A new report released on Friday shows that Nicaraguan migrants have increased across the board in the past year, an intensifying immigration crisis in the United States that is exacerbated by the political turmoil happening in the country under President Daniel Ortega.

The report has shown that Nicaraguans come second to Cubans in attempted border crossings in November. Reportedly 34,209 were stopped by authorities in November, a sharp increase from the 20,920 stoppings back in October, according to the Associated Press.

By the end of November of this year, more than 180,000 Nicaraguans have been reported to have attempted to cross the border for the year 2022, which is 60 times the number that it was in the same time period two years ago, The Hill reported.

Many have attributed the increase of migrants originating from the country over a declining economy as well as the repressive rule of Nicaraguan President Daniel Ortega, who has been criticized by the U.S. for jailing opposition leaders and suppressing free press in the country.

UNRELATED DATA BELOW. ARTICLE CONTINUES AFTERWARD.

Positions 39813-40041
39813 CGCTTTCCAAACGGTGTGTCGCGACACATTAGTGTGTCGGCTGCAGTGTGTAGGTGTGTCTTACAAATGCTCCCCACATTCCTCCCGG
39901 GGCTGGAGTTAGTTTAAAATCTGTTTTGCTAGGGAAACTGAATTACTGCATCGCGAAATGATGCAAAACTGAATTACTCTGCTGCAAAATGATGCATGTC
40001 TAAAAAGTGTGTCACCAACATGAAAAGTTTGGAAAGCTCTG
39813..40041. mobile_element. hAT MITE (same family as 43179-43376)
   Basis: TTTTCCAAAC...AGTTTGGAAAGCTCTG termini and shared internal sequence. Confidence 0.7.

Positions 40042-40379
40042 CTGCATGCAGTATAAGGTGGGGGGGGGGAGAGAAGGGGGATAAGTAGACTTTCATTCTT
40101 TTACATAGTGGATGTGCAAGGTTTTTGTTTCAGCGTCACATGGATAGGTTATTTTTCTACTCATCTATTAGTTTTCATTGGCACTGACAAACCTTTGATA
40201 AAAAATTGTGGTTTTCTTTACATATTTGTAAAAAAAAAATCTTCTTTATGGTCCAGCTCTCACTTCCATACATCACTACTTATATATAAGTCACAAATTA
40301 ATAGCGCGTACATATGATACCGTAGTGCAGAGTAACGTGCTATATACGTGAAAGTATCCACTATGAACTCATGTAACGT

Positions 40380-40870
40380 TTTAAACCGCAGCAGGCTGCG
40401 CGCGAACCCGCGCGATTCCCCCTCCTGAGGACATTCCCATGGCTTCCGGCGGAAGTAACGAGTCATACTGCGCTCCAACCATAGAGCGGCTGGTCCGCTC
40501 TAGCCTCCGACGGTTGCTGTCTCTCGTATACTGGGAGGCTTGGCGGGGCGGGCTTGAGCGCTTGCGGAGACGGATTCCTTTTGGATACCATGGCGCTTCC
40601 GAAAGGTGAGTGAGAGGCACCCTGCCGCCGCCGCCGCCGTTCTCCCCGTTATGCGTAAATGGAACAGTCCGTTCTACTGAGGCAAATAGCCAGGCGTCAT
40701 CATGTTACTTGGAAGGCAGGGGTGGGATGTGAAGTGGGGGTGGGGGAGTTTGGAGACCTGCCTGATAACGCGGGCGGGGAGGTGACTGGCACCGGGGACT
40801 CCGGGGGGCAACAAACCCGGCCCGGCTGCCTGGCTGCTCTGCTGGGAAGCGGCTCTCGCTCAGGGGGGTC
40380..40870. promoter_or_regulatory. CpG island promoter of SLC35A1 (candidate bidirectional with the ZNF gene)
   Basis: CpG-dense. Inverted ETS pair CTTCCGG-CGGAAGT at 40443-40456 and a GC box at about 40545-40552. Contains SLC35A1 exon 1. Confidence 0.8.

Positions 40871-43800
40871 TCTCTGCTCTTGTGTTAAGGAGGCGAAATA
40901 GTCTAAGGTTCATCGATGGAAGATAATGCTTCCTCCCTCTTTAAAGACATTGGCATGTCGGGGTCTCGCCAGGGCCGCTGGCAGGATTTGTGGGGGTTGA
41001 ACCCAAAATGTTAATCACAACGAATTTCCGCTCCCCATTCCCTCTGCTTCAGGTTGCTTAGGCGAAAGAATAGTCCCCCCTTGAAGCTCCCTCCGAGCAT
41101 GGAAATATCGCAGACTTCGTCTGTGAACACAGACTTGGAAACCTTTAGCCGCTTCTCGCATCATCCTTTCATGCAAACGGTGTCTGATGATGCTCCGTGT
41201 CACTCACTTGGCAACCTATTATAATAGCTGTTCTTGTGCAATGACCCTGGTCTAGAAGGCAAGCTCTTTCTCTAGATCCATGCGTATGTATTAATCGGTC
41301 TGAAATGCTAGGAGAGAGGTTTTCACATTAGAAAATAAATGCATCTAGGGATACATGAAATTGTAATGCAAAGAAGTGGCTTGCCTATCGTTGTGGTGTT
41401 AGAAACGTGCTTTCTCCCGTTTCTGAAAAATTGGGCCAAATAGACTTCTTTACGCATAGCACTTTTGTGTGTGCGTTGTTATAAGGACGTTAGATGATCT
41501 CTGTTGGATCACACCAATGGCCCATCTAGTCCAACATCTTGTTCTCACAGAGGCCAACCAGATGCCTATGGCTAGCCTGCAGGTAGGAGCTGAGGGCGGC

“Long unpopular and now without a democratic mandate, the Ortega and Murillo family now rule Nicaragua as autocrats,” U.S. President Joe Biden said at the time.

The U.S. has found itself suffering from an immigrant crisis in its borders as countries in Latin and South America continue to be destabilized by political battles and a declining economy largely attributed to the effect of the COVID-19 pandemic. Many, like Nicaraguan migrants, are reportedly attempting to cross the border illegally through El Paso, Texas.

Many migrants seeking for a better life in the U.S. have been prevented from doing so through Title 42, which allows for authorities to deny migrants asylum due to a public health emergency. Though it was expected to end by December, Supreme Court Chief Justice John Roberts put a temporary hold on the matter to keep it intact.

Meanwhile, Venezuelan migrants which were typically seen often in the past attempting to cross the U.S. border has decreased significantly after a deal with Mexico allowed the acceptance of those who were expelled under Title 42 to the country.

Nicaragua Migrant Crisis Rep. Pic
A new report on Friday shows that Nicaraguan migrants fleeing from their country have found the highest increase of numbers in the border in November, as the U.S. immigration crisis continues. This is a representational image. Barbara Zandoval/Unsplash.

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